The late and highly respected Pat Rogers trained a number of personnel on issued P90s. He did not speak favorably of the cartridge. Multiple rounds were always needed to incapacitate, so they had to train to use full auto pretty much all the time. That required more training time and ammo than normal, which was a challenge because the ammo costs a lot more than other options.

A veteran SWAT officer at one department that issued the P90 had similar things to say, concluding with, “We have been using 30 P90s for five years now. There have been multiple bad guys shot with them. We will not be buying more 5.7mm systems”

An officer at a different department relayed a story where a suspect was shot 10-12 times with a P90 before telling the officers to “stop shooting me.” He surrendered, and ultimately survived that encounter.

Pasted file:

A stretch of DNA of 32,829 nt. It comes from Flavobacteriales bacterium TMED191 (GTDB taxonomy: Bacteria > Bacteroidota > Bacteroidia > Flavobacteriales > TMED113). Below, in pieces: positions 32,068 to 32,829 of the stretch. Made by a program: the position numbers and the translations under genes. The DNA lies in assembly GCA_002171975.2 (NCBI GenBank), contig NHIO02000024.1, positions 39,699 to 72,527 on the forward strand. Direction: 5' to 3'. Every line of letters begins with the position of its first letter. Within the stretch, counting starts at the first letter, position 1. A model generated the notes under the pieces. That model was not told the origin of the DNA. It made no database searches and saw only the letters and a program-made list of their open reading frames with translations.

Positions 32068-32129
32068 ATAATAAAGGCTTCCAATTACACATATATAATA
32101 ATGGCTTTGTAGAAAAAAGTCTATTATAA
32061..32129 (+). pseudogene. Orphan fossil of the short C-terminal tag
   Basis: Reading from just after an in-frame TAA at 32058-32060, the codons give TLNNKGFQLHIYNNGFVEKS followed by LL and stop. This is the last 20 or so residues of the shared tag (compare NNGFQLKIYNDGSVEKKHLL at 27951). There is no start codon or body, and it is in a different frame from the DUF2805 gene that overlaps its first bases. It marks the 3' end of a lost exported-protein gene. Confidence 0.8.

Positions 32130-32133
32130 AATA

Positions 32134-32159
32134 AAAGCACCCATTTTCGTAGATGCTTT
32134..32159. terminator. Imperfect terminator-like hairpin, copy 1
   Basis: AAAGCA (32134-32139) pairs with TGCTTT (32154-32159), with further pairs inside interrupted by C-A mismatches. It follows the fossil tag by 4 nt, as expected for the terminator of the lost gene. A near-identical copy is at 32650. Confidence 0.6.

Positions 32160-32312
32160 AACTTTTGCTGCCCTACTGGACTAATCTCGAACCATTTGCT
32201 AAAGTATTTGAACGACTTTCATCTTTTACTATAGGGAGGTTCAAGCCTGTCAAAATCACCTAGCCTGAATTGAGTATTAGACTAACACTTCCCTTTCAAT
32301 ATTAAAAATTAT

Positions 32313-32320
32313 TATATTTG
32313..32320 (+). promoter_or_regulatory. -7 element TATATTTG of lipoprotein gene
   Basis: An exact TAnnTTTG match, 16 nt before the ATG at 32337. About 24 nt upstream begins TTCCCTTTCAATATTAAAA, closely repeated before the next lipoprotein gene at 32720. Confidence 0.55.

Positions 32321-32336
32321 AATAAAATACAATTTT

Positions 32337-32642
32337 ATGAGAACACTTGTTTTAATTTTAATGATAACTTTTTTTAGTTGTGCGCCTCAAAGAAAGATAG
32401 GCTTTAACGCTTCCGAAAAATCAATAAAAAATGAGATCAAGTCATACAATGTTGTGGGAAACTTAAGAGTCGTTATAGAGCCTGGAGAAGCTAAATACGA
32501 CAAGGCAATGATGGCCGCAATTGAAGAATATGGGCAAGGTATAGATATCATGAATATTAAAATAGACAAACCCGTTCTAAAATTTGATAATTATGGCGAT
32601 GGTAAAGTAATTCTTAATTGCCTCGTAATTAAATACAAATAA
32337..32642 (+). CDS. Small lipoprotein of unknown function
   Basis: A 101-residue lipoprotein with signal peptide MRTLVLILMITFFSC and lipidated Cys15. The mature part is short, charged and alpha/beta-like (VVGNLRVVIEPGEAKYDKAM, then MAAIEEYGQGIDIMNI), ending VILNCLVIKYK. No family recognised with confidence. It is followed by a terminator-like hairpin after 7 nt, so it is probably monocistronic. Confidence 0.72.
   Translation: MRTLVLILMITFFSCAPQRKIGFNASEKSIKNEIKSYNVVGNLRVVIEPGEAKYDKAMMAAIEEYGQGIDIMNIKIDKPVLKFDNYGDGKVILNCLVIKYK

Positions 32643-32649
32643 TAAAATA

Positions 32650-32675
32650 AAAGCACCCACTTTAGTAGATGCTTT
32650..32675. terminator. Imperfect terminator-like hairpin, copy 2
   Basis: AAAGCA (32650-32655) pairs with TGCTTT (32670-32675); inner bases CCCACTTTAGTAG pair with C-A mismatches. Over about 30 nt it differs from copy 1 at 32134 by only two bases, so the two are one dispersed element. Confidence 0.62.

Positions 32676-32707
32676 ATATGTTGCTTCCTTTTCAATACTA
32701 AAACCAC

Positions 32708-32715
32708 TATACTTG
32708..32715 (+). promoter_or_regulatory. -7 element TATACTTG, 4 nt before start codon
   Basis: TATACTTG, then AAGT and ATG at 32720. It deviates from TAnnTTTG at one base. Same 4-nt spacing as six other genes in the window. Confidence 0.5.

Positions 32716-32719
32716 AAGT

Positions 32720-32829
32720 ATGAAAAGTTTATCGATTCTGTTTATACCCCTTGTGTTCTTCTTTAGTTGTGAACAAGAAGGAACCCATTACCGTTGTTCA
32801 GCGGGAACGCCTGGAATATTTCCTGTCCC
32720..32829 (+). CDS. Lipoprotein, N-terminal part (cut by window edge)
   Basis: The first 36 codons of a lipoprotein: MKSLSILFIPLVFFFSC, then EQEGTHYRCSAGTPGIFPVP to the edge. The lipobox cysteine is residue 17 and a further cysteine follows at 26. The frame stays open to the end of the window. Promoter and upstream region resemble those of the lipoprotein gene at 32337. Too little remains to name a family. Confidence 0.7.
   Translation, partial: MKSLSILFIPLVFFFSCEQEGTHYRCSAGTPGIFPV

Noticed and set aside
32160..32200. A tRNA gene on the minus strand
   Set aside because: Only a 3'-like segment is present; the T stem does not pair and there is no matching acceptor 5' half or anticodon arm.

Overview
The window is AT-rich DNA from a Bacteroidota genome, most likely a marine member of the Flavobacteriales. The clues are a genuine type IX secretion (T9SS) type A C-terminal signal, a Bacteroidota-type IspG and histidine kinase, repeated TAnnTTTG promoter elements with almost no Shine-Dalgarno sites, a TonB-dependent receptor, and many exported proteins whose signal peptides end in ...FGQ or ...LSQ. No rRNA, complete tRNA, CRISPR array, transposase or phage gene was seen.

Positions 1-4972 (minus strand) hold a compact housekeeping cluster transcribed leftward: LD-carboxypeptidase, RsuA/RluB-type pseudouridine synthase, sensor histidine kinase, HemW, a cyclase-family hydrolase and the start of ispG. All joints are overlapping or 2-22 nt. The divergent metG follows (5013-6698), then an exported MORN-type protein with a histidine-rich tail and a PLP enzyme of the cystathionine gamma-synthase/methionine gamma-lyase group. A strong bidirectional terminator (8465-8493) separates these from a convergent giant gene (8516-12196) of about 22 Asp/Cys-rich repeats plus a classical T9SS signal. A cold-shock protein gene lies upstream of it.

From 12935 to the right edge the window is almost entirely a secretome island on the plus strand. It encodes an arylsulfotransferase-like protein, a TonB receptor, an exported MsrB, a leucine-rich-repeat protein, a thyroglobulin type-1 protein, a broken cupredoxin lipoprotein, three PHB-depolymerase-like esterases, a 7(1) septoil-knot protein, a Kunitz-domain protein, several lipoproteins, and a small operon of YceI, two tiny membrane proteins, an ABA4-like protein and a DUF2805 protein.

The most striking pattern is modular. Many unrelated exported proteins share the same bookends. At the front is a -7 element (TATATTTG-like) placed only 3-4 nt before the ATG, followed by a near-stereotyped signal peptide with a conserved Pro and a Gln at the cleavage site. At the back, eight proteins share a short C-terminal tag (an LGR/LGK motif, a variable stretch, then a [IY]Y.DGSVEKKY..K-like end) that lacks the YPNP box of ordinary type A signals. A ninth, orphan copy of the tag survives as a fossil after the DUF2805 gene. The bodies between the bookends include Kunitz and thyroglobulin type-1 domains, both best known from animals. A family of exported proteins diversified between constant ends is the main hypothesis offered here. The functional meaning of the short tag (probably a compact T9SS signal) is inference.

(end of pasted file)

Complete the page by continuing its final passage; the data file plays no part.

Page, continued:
The 5.7 of Today

Of course, we could find plenty of examples of failures to incapacitate from any cartridge on the planet. But in this case, I have actively been looking for a positive report about 5.7 from someone who has had to use it against human aggressors and so far, I have not found a single one (if you know of any, feel free to let me know).

That said, if most people are using 5.7 loads like the two we tested in gel, it’s no surprise that they’ve had less than stellar results. There are a lot of other loads out there, including some small-batch boutique loads that claim to take full advantage of what 5.7 can really do.

Also, as we’ve discussed many times here, law enforcement and military needs are not the same as those of the armed citizen.

So in part 2, we’ll dive deeper into the civilian context. We’ll look at some non-FN loads like Speer Gold Dot, the infamous T6B from Elite Ammunition, and a couple of others.

In the meantime, if you need ammo, you know where to get it. Get it from us with lightning-fast shipping at LuckyGunner.com.